I am in my forties now and I am finally writing the novel I've always said I've wanted to write.  It feels delicious.  I have been writing off and on since childhood and although I've had some reference materials published, written a couple of screenplays, and done lots of writing on the web, this is my first novel.  It is impossible for me to say whether I'd be writing now if I hadn't finally gotten treatment for my depression, but I stopped buying into the idea that my depression was what made me interesting a long time ago.

3. What advice would you give to a young person, interested in writing, who's beginning to realise that depression will be part of their life?

Get treatment as soon as possible.  If your parents or guardians are not supportive, seek assistance through your school or tell your doctor.  You will have a better life (and be a better writer) because of it.

5 Replies to “Writing & Depression”

  1. creatress says: April 1, 2009 at 9:27 am

    I’ve been on medication for a year and a half now for ADD and feel exactly the same way. As soon as I started taking it I also had that “AH! So THIS is what it’s like to feel normal!” moment. No wonder I was struggling every second of every day just to function. I can’t describe how the quality of my life jumped after medication.
    Like you, I also recently attempted to go off my medication, thinking my EMDR therapy may have corrected some of my neurological issues. Big mistake. Also like you, I will never do this again unless forced to. To me I equate my medication like a prosthetic limb. Sure I could hop everywhere I go, but my quality of life is drastically better with it!
    Good for you for never giving up. For persisting and finding what works for you. Have you thought about writing your story as a magazine article and submitting it? I really like how you pointed out that you unconsciously had your own coping mechanisms (books, movies, alcohol, shopping) that compensated somewhat. I think that’s really important for people to know, and to look for in their own lives.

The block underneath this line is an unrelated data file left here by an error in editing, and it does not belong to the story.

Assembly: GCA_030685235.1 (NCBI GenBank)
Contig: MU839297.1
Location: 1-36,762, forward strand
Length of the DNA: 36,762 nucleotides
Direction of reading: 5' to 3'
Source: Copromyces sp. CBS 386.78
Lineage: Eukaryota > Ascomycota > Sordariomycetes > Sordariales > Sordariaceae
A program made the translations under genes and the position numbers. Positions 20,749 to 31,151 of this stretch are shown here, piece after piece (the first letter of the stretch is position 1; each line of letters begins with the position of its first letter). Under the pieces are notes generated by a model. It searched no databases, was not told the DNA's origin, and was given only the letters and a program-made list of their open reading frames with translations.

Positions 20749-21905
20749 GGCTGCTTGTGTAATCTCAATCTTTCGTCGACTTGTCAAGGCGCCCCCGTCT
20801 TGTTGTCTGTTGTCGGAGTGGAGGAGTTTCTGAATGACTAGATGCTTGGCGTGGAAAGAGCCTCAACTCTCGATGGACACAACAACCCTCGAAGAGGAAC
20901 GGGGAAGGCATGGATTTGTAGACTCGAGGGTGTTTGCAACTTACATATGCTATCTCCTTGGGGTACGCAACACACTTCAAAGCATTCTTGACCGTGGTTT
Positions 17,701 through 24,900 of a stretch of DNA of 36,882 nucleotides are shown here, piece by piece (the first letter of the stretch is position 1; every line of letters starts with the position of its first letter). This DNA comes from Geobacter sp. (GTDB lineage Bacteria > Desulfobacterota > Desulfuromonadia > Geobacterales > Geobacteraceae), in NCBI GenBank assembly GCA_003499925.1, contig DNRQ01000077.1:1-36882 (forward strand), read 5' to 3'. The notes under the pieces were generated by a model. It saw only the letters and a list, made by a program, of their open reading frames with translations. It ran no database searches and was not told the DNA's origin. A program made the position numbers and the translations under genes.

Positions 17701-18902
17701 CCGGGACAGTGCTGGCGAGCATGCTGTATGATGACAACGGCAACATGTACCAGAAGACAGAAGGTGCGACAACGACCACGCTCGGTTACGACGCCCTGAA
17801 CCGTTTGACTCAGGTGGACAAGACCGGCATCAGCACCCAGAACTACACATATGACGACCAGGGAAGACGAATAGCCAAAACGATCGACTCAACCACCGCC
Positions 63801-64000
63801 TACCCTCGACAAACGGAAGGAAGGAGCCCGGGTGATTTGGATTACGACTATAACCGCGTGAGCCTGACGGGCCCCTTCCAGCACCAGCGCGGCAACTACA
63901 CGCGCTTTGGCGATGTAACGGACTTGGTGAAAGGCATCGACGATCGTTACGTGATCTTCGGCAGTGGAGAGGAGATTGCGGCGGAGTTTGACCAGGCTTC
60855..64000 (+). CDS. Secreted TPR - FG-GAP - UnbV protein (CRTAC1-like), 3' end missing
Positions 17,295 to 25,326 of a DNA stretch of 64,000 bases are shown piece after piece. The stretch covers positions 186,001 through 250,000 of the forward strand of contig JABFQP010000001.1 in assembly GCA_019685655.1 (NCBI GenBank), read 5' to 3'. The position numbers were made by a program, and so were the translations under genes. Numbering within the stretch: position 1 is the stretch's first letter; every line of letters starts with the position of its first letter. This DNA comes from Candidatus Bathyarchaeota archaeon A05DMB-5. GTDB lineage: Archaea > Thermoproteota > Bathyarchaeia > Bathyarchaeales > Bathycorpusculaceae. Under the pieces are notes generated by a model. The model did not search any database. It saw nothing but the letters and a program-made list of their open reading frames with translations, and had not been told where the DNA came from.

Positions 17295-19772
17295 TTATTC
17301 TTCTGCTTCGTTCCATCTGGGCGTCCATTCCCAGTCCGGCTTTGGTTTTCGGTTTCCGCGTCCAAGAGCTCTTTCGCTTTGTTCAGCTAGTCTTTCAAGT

Thanks so much for sharing such a personal story.

  2. heather says: April 7, 2009 at 10:14 pm

    I really couldn’t have expressed these sentiments more clearly. Scary how your personal timeline of depression mirrors mine in so many ways.
    Books were definitely a panacea for me as well, but I think music was my true coping mechanism. It’s the only thing that kept me going through high school.
    My analogy for depression has always been like being on a tightrope with no safety net. The right med(s) provide the safety net. I never fall as far or as hard, and I know what to expect, for the most part.

  3. saquanda@gmail.com says: April 8, 2010 at 8:39 pm

    This was like reading my thoughts, verbatim. I was 29 before I got help. My boyfriend argues that the side effects of my meds are worse than depression. I want to argue with him, but I don’t know how to convey what this feels like. I fancy myself a writer and I’m pretty funny. (I don’t just think so, people have told me) Outside of journals, I can’t write about my depression. It reads fragmented, if that is even a word. It just doesn’t come out right. Thank you for writing this.

  4. Christine says: October 14, 2010 at 12:08 pm

    Holly, your experiences is uncannily like my own (and apparently like that of others who posted comments). Thanks for putting this out there. And thanks to everyone for the insightful metaphors: the edge of the cliff, the prosthetic limb, the tightrope… It helps to have a way to communicate to people that I am not just weak, but that my life requires more energy of me than they might imagine. “Isolation is the dream killer,” says Barbara Sher. Glad I found your post. Maybe I’ll finally write MY novel at 42.

  5. Christine says: October 14, 2010 at 12:09 pm

    LOL @ my grammar mistake. I meant “your (singular) experience is…”